Mail's 'Include related messages' preference shows sent messages together with received in the preview pane, however it fails to show them in the message list. It also doesn't send them to the trash when deleting a thread.
I replaced Inbox in my favorites bar in Mail with Conversations, which is a smart mailbox containing all messages that are in Inbox or in Sent. Now, not only do I see related messages on the right, if I open a thread on the left, they're all there, too. Plus, when I'm done with a thread and I choose to delete it, all the related messages also get deleted, instead of sticking around in my Sent mailbox.
It's not immediately obvious that more options exist due to the new scroll bar display.
Open Dictionary (it lives in /Applications in case you didn't know) and select Dictionary » Preferences. Scroll down the list of options and enable the two British options. Then click on them and drag them to the top so they take precedence.
You can leave the two existing American options enabled for the odd occasions that they might be useful. This tip pre-supposes, naturally, that British English is a better choice for you than the US dialect.
The other options previously available in Snow Leopard appear to remain largely unchanged. (The New Oxford American Dictionary has been upgraded from the 2nd edition to 3rd.)
[crarko adds: Nice to have the new options for our friends across the Pond.]
10.7 adds a Quick Look option to Mail for viewing webpage URLs in emails.
In Mail, just right-click (Control+click) a link in an email and select
'Quick Look URL' from the contextual menu.
[crarko adds: When I tried this the Data Detectors in Mail identified some URLs and gave me this option. Curiously, with others right-clicking on them just opened the link in Safari. I'm not sure how it made the distinction. Also, the time it took for the Quick Look preview to appear was pretty long. It's probably just as effective to open the link in a browser. Nevertheless, it is a feature to document, so here it is.]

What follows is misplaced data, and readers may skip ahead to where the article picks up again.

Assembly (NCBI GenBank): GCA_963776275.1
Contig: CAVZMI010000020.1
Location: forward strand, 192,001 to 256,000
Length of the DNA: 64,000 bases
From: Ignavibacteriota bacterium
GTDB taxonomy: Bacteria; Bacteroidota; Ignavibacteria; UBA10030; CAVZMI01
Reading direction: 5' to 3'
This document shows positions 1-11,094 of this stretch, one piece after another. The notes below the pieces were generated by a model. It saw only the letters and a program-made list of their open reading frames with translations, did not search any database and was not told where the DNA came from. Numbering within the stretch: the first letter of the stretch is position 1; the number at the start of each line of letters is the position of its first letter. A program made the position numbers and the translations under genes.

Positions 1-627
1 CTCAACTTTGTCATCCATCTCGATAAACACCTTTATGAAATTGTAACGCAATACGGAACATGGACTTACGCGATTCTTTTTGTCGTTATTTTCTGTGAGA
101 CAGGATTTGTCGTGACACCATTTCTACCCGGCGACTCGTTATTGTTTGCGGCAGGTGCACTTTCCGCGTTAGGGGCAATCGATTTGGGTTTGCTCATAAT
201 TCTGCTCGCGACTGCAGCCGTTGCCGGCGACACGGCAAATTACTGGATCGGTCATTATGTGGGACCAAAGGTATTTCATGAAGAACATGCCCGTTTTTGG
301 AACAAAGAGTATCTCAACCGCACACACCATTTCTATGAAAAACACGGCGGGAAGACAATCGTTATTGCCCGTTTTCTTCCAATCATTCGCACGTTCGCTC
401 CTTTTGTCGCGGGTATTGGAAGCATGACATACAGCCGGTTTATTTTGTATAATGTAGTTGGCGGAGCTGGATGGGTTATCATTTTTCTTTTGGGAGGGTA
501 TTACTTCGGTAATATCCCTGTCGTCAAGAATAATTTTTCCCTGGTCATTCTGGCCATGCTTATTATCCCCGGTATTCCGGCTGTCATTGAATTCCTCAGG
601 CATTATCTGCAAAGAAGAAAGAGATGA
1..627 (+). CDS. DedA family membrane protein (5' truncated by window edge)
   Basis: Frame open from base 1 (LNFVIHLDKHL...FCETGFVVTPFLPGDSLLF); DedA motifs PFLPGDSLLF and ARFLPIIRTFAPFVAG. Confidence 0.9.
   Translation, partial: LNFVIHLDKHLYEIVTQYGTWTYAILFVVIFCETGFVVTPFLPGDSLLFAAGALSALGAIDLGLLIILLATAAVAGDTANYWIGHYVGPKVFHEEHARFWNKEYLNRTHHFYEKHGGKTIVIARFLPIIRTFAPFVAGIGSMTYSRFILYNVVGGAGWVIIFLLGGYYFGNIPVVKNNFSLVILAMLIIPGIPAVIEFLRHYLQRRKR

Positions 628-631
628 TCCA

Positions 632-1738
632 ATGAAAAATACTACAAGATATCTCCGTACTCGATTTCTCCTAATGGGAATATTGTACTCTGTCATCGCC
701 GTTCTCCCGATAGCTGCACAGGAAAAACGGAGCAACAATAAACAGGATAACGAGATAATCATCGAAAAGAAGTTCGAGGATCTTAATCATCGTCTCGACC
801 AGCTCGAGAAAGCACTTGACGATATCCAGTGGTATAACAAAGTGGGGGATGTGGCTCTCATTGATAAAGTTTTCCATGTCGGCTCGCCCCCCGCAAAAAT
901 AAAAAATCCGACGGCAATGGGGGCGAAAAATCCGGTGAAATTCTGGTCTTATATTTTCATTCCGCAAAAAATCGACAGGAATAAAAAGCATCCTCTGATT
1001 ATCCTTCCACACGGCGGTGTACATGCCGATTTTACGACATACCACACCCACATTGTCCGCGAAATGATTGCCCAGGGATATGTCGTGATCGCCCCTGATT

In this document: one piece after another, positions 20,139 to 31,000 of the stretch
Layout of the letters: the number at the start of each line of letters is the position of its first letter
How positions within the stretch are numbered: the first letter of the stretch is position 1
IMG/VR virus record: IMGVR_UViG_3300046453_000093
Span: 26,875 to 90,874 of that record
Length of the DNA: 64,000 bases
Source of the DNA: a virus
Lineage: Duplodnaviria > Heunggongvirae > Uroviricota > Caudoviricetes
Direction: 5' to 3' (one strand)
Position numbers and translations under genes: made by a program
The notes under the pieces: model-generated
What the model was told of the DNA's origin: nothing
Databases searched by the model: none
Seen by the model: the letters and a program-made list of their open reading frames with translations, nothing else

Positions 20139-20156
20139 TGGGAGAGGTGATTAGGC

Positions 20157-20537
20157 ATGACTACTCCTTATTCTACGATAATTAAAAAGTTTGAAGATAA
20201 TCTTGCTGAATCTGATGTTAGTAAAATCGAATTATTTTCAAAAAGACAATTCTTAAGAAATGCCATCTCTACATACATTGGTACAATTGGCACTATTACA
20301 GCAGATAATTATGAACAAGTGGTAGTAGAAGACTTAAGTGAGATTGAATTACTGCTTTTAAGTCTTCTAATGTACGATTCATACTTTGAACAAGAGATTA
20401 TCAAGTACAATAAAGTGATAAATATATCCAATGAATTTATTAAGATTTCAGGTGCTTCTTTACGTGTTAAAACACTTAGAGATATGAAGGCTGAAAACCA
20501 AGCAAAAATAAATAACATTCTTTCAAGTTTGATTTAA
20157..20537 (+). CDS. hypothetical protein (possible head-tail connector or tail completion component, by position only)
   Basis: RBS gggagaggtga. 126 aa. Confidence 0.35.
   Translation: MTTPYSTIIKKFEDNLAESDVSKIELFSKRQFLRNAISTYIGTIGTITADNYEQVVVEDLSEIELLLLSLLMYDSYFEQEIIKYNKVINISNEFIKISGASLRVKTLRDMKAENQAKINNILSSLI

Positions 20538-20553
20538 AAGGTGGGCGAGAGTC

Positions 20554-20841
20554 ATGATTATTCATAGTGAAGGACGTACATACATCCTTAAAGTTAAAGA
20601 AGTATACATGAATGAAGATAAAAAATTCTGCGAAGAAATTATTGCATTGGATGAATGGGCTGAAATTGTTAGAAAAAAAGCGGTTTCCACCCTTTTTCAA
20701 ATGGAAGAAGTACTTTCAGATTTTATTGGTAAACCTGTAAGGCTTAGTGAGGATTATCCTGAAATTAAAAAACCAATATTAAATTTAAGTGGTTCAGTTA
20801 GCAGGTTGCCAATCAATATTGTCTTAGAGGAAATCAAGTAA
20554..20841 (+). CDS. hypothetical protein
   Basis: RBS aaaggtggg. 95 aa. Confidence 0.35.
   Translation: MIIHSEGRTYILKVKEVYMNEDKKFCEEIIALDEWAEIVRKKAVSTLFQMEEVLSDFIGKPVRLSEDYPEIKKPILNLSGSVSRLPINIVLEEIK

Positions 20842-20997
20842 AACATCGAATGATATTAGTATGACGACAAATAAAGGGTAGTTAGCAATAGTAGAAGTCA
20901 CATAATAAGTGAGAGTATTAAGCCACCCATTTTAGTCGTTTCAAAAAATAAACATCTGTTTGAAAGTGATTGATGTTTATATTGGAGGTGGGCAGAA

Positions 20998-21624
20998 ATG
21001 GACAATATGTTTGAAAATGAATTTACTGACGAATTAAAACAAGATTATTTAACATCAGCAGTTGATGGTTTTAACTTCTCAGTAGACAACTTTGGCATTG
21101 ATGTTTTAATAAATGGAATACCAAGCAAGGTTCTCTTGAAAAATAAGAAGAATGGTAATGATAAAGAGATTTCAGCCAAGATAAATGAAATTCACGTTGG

A previous hint described how to extract images from Keynote by opening the file package. The latest iWork versions use compressed packages which add another step to that process.
A simpler alternative is using the inspector palette within the program.
To extract the original image from an iWork application:
Select the image you want.
Open the inspector palette and select the Metrics tab. (The one with the ruler.)
The first item 'File info' shows a file icon and name.
Drag that icon to Finder and you have your original image.
Credit goes to Peter Bries in the Apple Discussion Forums for reporting this.
[crarko adds: I tried it, and it worked in Pages.]
Snow Leopard had introduced a very cool function in mail where you could scroll through messages by swiping three fingers up or down. Unfortunately this function broke in Lion.
After a lot of trial and error testing, I found the same function has now been remapped to swiping three fingers left or right. Don't know why this changed, but am happy that I do not have to shift between the trackpad and keyboard to read my mails.
Also pressing 'Space' takes you to the next message.
[crarko adds: What I found is that pressing the Spacebar will scroll down by pages in the current message, and then when the end is reached progress on to the next message.]
Upon opening Logic Express 9 for the first time after upgrading to Lion, I received a notification that some of my audio units were unavailable (one of these unavailable audio units was AmpliTube 3, which I use for all of my guitar tones!). Fortunately, the fix was very simple: I opened Logic Express in 32-bit mode, and when I returned to 64-bit mode, the previously unavailable audio units were functional again.
Here are the steps I took:
Close Logic Express.